Much to the frustration of the historical novelist who chooses Henry Stafford, Duke of Buckingham, as a main character, few of his records survive. Many records were destroyed in 1483, where the Vaughan family raided Brecon Castle after Henry left it for his ill-fated rebellion against Richard III, and more were destroyed by Welsh rebels after Henry VII came to the throne in 1485.
Here, however, is a transcription of one letter by Henry that’s held at the Staffordshire Record Office. No smoking guns here, folks (no “My well beloved Richard. I have taken care of the business in the Tower that you asked me to. Repairs will be needed to the staircase now. Now do I get my Bohun lands?”) Rather, this is simply a letter to an unknown recipient who apparently had claimed an interest in some of Henry’s lands:
Welbeloved in oure hartie maner we grete you wele And
wheras you make clayme to our Manors of Penshurst and
Yensfeld with other landes comprised in your bill which we
with our counsaile at your instance have herd and examined
We do you to wite that seing our father whom god assayle
long before the bargein made betwene us and Syr Will[ia]m
Sutton had the said Manors by letters patentes of King
Henry conteyning clause of warrantye We ar not advised
to make you enny further aunswere untill the king and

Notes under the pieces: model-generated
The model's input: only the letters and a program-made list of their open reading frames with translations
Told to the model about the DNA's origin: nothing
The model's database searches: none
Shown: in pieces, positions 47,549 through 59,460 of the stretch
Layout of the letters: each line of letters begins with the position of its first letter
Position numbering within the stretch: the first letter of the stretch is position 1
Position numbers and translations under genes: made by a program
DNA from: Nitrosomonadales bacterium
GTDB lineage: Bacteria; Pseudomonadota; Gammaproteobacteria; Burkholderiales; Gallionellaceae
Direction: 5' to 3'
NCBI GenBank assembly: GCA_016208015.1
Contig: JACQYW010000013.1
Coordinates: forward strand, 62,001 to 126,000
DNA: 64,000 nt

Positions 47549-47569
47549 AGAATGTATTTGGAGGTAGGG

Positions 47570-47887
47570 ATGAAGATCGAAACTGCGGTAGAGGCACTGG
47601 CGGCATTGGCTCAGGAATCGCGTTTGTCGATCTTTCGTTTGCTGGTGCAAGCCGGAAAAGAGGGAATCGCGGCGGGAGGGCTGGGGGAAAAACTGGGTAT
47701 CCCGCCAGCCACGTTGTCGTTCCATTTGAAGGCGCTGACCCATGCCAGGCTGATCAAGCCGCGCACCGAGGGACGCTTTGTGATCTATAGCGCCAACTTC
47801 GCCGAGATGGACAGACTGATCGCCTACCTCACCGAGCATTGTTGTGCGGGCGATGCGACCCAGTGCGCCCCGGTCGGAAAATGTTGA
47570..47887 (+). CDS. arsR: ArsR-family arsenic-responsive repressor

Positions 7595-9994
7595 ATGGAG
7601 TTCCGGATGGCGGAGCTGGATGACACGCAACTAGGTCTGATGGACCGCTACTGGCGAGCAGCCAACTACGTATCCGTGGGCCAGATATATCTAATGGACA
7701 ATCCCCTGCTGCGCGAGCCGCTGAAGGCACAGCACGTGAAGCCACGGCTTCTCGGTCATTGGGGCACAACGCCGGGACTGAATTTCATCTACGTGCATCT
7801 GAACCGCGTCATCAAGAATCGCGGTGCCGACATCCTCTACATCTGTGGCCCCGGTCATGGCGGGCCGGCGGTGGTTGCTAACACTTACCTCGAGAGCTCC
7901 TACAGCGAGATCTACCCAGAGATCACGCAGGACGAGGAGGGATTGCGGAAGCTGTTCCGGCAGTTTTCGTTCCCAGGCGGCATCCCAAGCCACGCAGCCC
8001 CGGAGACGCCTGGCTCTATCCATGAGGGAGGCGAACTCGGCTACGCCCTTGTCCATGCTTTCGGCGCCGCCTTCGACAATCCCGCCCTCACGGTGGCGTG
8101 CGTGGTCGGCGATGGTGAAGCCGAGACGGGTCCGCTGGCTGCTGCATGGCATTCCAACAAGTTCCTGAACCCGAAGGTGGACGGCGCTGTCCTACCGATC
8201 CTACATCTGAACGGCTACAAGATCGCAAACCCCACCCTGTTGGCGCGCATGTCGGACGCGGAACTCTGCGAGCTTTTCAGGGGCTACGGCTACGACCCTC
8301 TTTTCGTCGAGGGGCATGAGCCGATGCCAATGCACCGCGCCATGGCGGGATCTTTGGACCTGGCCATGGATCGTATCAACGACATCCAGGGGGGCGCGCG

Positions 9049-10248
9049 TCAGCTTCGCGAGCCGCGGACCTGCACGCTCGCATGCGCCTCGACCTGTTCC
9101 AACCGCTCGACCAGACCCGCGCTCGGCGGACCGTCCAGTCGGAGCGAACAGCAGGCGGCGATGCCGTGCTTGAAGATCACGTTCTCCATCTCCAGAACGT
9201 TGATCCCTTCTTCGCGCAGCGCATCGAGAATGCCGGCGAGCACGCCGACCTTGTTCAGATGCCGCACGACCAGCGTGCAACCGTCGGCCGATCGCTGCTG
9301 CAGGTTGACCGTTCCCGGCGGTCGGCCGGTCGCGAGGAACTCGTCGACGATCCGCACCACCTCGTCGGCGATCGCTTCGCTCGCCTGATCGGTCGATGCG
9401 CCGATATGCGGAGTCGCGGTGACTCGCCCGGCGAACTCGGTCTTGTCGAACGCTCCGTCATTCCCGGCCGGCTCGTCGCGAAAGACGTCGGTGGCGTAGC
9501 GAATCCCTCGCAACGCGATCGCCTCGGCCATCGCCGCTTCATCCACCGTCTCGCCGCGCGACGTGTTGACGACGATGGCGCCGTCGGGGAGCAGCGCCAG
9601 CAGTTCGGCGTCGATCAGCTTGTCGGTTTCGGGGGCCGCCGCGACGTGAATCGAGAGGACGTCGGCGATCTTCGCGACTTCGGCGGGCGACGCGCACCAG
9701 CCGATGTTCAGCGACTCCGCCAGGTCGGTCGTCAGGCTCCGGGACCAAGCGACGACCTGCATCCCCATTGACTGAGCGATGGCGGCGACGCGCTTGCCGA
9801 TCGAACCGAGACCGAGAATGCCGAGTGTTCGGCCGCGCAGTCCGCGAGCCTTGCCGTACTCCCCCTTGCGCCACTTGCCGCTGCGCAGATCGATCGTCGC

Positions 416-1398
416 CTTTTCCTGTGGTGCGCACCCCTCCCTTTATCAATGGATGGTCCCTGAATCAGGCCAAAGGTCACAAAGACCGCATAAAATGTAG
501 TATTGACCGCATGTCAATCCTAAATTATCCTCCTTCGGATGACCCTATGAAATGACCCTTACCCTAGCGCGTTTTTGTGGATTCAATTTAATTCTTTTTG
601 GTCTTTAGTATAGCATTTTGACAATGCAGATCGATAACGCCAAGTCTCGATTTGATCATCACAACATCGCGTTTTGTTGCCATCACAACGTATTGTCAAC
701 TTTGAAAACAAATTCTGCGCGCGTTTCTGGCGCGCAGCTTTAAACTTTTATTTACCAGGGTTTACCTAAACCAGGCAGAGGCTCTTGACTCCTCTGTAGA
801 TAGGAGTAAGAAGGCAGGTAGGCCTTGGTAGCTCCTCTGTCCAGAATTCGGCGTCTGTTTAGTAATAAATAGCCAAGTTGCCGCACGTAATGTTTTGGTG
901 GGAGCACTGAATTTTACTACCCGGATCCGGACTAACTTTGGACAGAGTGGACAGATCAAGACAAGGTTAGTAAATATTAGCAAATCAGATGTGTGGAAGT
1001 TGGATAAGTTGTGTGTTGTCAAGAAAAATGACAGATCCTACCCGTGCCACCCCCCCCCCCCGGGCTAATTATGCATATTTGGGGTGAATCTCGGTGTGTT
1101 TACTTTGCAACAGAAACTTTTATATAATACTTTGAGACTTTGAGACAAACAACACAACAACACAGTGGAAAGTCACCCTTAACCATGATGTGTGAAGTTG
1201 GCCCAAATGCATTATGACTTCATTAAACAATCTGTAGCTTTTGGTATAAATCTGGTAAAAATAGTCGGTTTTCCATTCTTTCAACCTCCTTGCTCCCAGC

his counsaile be made prevye to the title that in case it be
found for you we maye have satisfacc[i]on in value of his
graces lands otherwhere And in the mean tyme we requyre
you to quiet your self ffrom London the xxti daie of Julye
Penshurst and Yensfield had been granted to Henry’s grandfather, Humphrey Stafford, first Duke of Buckingham, by Henry VI in 1447, after the death of their previous owner, Humphrey, Duke of Gloucester, so it’s not clear to me on what grounds the recipient made his claim. Evidently, Henry himself was not impressed. In 1519, however, Henry’s son Edward Stafford, the third Duke of Buckingham, wrote a letter to Sir Edward Chamberlain in which he acknowledged Chamberlain’s claim to Penshurst and other manors in Kent and stated that his council had agreed to offer Chamberlain some recompense. Perhaps the Chamberlain claim is related to the one made against Henry years before.
One interesting point about Henry’s letter is its signature, shown in the first picture below. Compare it to the second signature, taken from the famous fragment that contains the signatures and mottoes of Edward V, Richard, Duke of Gloucester, and Henry. In the “three signatures” document, Harry seems to have added his first name “Harre” almost as an afterthought.